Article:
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AU - Ziebarth, Noel Marysa

AU - Borja, David

AU - Arrieta Quintero, Esdras

AU - Aly, Mohamed

AU - Manns, Fabrice

AU - Dortonne, Isabelle

AU - Nankivil, Derek

AU - Jain, Rakhi

AU - Parel, Jean-Marie A

PY - 2008/10/1

Y1 - 2008/10/1

N2 - PURPOSE. To determine whether changes in elastic properties of the lens capsule ex vivo with age contribute to the forces necessary for accommodation. METHODS. Postmortem human (n = 22; age average: 41 ± 17years; range: 6-7) and cynomolgus monkey (n = 19; age average: 7.7 ± 1.8 years, range: 4.2-10) tissues including the lens, capsule, zonules, ciliary body, and sclera were mounted in an optomechanical lens-stretching system. Starting at 0 load, the sclera was symmetrically stretched to 2 mm in 0.25-mm steps at a speed of 0.1 mm·s-1. The load and lens diameter were measured at each step. The lens contents were removed through a mini-capsulorhexis. The stretching cycles were repeated on the empty capsular bag. The forces necessary to stretch the natural lens and empty bag were quantified as a function of age and compared. RESULTS. The force needed to stretch the empty lens capsule was independent of age (human, 2.6-34.9 g/mm [25.2-342.7 mN/mm]; monkey, 8.2-21.3 g/mm [80.3-208.6 mN/mm]). The ratio of the force necessary to stretch the empty lens capsule to the force necessary to stretch the natural lens decreased with age in the human and monkey lenses (P = 0.003, P = 0.72, respectively). CONCLUSIONS. The mechanical properties of the empty lens capsule assessed ex vivo in a lens stretcher remain constant with age, suggesting that the changes in elasticity of the lens capsule do not play a significant role in presbyopia. In young eyes, the lens capsule determines the force necessary to stretch the whole lens. The age-related increase in force needed to stretch the lens is due to changes in the lens contents.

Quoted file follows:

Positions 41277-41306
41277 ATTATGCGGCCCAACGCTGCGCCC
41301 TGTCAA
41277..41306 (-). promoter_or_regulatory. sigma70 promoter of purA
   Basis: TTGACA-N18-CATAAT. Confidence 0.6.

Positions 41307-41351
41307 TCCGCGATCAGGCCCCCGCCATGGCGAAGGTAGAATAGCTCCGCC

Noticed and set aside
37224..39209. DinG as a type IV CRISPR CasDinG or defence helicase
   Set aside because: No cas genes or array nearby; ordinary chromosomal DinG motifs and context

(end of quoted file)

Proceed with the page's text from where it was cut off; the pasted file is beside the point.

AB - PURPOSE. To determine whether changes in elastic properties of the lens capsule ex vivo with age contribute to the forces necessary for accommodation. METHODS. Postmortem human (n = 22; age average: 41 ± 17years; range: 6-7) and cynomolgus monkey (n = 19; age average: 7.7 ± 1.8 years, range: 4.2-10) tissues including the lens, capsule, zonules, ciliary body, and sclera were mounted in an optomechanical lens-stretching system. Starting at 0 load, the sclera was symmetrically stretched to 2 mm in 0.25-mm steps at a speed of 0.1 mm·s-1. The load and lens diameter were measured at each step. The lens contents were removed through a mini-capsulorhexis. The stretching cycles were repeated on the empty capsular bag. The forces necessary to stretch the natural lens and empty bag were quantified as a function of age and compared. RESULTS. The force needed to stretch the empty lens capsule was independent of age (human, 2.6-34.9 g/mm [25.2-342.7 mN/mm]; monkey, 8.2-21.3 g/mm [80.3-208.6 mN/mm]). The ratio of the force necessary to stretch the empty lens capsule to the force necessary to stretch the natural lens decreased with age in the human and monkey lenses (P = 0.003, P = 0.72, respectively). CONCLUSIONS. The mechanical properties of the empty lens capsule assessed ex vivo in a lens stretcher remain constant with age, suggesting that the changes in elasticity of the lens capsule do not play a significant role in presbyopia. In young eyes, the lens capsule determines the force necessary to stretch the whole lens. The age-related increase in force needed to stretch the lens is due to changes in the lens contents.